Yet More Schiit Audio
This summer before the Maggies came, more shit happened. Ampzilla went into thermal runaway. $2500 to have him rebuilt or $700 for Schiit Vidar?
I opted for Vidar and I’m glad I did. Vidar is a much faster amp. Same basic design philosophy, basically a power op amp — full complementary symmetry dual differential 70’s throw-back design. But modern parts. Microprocessor Q-point control, thermal management, and overload protection (Elephant9 and the Stones have scored). Got to watch compressed rock and mid-life crisis synth players. The important bit is that the input and drive stages have regulated supplies. The output stage is on the unregulated bulk DC. The modern capacitors have lower series resistance than the beer cans in Ampzilla so the supply can discharge stored energy fast enough to keep up with tympani whacks, etc. Transient sound is noticeably improved.
Vidar has difficulty with electronic dance music, organ works of the thunderous sort, compressed rock (Stones Let it Bleed tripped the protection). But between Vidar and the LRS, most things are glorious and a lot of old throw back records find new sparkle and definition. Give Magical Mystery Tour a listen. Even the original George Martin stereo mix is stunning. No Giles Martin mix of that one. EMI remix is flat.
Things that were hard to play before like Blues Project’s Projections record are clean. First track is bright but that is the guitar tone picked for the lead. Its a bitch but a listenable bitch with Vidar and LRS.
So the house is full of Schiit at this point (schiit.com) with Vidar, Gumby, Modius, Modi, and Magni and Roon endpoints everywhere.
I have Modius connected to the TV by TOSlink. Wow, big upgrade in TV sound. WHRO TV sounded “like ass” through the preamp’s built in DAC. Moving to an external DAC helped. Moving to Modius and LRS and WHRO-TV is listenable. Even the in-house promo production is now clearly articulated.
My 10 year old Cambridge 851 DVD player sounds like ass. A friend’s record didn’t digitize so I put it in the disk player and let it roll. I didn’t make it though the first track. Pulled the disk, cut to FLAC with XLD, reindexed the Roon library, and listened via Gumby. Greg’s sax was spot on. My Cambridge and your OPPO are basically the same machine. Time to consider replacing the audio path like I have. The TV deals with surround sound and sends stereo to the HiFi via TOSlink.
If you’re a tinkerer, Allo Digital does pretty good (allo.com) with Digi One Signature Roon endpoint to Gumby via coax and SPDIF (AES-3 derivative protocol, differences are minor). Anyway, sweet. Just pick up a Gumby (expensive) or Magni 3 Heresy ($100) and connect to the coax out on your disk player. No need to go full Roon or build a streaming box. These are really arduous 🙂 Raspberry Pi projects involving screw drivers, machine screws, and tiny nuts. https://roonlabs.com/ and https://allo.com/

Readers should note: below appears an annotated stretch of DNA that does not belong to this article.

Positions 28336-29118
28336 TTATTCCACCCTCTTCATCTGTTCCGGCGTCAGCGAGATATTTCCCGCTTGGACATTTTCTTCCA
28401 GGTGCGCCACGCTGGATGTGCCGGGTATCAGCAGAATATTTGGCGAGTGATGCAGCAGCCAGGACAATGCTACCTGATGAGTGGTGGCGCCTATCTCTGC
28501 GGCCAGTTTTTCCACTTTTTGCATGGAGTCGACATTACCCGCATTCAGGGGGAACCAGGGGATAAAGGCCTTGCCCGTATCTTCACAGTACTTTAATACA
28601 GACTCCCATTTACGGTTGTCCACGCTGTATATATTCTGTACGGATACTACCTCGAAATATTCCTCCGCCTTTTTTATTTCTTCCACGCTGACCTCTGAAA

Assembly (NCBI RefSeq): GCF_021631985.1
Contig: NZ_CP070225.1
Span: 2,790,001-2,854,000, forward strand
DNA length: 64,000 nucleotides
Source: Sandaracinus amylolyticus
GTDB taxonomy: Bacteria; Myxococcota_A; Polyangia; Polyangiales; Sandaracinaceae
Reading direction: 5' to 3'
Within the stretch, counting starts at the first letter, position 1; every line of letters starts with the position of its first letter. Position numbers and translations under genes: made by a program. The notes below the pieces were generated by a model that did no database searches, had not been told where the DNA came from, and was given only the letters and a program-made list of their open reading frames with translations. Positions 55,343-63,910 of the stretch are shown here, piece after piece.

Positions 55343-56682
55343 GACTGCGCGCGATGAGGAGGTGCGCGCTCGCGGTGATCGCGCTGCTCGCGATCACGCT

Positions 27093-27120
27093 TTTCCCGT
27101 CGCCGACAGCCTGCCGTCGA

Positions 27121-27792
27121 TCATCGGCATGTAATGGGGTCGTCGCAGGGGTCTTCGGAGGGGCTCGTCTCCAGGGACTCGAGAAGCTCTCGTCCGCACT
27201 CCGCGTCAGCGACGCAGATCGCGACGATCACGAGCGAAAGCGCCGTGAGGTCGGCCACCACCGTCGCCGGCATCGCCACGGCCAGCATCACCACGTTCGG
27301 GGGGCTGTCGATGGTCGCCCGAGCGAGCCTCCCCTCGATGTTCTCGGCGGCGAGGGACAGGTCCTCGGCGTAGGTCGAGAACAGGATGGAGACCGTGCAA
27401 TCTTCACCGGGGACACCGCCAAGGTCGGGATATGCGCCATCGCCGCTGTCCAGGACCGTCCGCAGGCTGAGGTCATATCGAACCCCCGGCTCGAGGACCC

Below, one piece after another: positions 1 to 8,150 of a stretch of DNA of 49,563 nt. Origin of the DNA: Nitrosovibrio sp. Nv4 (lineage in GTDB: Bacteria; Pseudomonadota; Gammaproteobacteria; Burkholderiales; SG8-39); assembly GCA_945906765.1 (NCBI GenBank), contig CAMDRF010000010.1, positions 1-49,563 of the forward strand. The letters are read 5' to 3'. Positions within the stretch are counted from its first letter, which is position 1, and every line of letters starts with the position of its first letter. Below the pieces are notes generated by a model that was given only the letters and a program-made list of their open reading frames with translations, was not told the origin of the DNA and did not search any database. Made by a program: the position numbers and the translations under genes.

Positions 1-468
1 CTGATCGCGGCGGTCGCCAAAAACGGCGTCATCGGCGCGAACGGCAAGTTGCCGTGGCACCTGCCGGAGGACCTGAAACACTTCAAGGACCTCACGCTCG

Vitamin D and COVID-19
Are you supplementing Vitamin D? The peer reviewed literature is full of very interesting observations involving Vitamin D deficiency and COVID-19 severity. Basically, those deficient in D are the most likely to be hospitalized and have a rough course with the disease. The more deficient, the rougher the ride. There are lots of peer reviewed research reporting the observations but no placebo controlled studies. Interesting video here https://youtu.be/ha2mLz-Xdpg is a medical profession continuing ed program featuring an endocrinologist who is also a hospitalist and ICU qualified. He goes through the literature. He makes no recommendations, viewers are not patients.
Live Music in the COVID-19 Era
Joshua Bell is playing Dismal Manor in a couple of hours. Mandolin.com broadcast quality live streaming. Acts are a who’s who of small ensemble music including Chris Thile and Aoife O’Donnovan, Punch Brothers, Taj Mahal, Straight Up – No Chaser (a cappella choir), Joshua Bell, and others. Artist selection is growing as bands are Jonesing to play gigs again. Tickets are about 1/2 live show cost. Many acts are $25. And live stream remains on demand for a few days after the event. Good for too much turkey. Today, AirPlay to AppleTV. Next week, Raspberry Pi 400 and VLC directly connected to the TV via HDMI and audio over on the TOSlink.
I’ve found Mandolin.com to be a pleasant way to hear live music during the pandemic. It’s not the same as in the hall live. More a radio concert. Just the performers and video camera folk are in the hall. So far, production has been better than YouTube quality. But, there is no crowd to vamp with and nobody plays encores so far, not even Chris Thile. The bands are happy to perform together as opposed to having yet another rehearsal. And little Calvin will have a Christmas.